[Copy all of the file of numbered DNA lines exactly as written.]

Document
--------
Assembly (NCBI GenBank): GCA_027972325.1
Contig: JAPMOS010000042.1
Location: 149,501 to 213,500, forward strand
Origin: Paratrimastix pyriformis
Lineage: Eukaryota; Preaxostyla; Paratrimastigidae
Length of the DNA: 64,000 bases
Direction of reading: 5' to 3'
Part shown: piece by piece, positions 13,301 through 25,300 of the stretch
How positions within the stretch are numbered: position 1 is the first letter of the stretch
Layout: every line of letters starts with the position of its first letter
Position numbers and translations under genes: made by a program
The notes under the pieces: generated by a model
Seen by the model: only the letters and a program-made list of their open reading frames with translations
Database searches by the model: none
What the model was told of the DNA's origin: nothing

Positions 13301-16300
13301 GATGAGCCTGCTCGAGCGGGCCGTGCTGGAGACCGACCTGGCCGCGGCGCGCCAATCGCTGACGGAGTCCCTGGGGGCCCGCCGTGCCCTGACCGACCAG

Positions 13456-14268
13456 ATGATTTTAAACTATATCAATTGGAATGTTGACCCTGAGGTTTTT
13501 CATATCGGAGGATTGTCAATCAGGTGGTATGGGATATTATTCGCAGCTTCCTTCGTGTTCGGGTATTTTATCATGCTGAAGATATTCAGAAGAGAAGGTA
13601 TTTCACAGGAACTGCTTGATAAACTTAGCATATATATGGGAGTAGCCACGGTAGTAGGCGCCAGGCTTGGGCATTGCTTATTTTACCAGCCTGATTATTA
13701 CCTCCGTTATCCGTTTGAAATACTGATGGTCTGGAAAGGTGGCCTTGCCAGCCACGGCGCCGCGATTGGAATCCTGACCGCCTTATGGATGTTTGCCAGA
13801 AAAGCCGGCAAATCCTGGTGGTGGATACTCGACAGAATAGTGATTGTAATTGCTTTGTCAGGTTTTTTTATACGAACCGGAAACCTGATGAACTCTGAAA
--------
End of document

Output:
Assembly (NCBI GenBank): GCA_027972325.1
Contig: JAPMOS010000042.1
Location: 149,501 to 213,500, forward strand
Origin: Paratrimastix pyriformis
Lineage: Eukaryota; Preaxostyla; Paratrimastigidae
Length of the DNA: 64,000 bases
Direction of reading: 5' to 3'
Part shown: piece by piece, positions 13,301 through 25,300 of the stretch
How positions within the stretch are numbered: position 1 is the first letter of the stretch
Layout: every line of letters starts with the position of its first letter
Position numbers and translations under genes: made by a program
The notes under the pieces: generated by a model
Seen by the model: only the letters and a program-made list of their open reading frames with translations
Database searches by the model: none
What the model was told of the DNA's origin: nothing

Positions 13301-16300
13301 GATGAGCCTGCTCGAGCGGGCCGTGCTGGAGACCGACCTGGCCGCGGCGCGCCAATCGCTGACGGAGTCCCTGGGGGCCCGCCGTGCCCTGACCGACCAG

Positions 13456-14268
13456 ATGATTTTAAACTATATCAATTGGAATGTTGACCCTGAGGTTTTT
13501 CATATCGGAGGATTGTCAATCAGGTGGTATGGGATATTATTCGCAGCTTCCTTCGTGTTCGGGTATTTTATCATGCTGAAGATATTCAGAAGAGAAGGTA
13601 TTTCACAGGAACTGCTTGATAAACTTAGCATATATATGGGAGTAGCCACGGTAGTAGGCGCCAGGCTTGGGCATTGCTTATTTTACCAGCCTGATTATTA
13701 CCTCCGTTATCCGTTTGAAATACTGATGGTCTGGAAAGGTGGCCTTGCCAGCCACGGCGCCGCGATTGGAATCCTGACCGCCTTATGGATGTTTGCCAGA
13801 AAAGCCGGCAAATCCTGGTGGTGGATACTCGACAGAATAGTGATTGTAATTGCTTTGTCAGGTTTTTTTATACGAACCGGAAACCTGATGAACTCTGAAA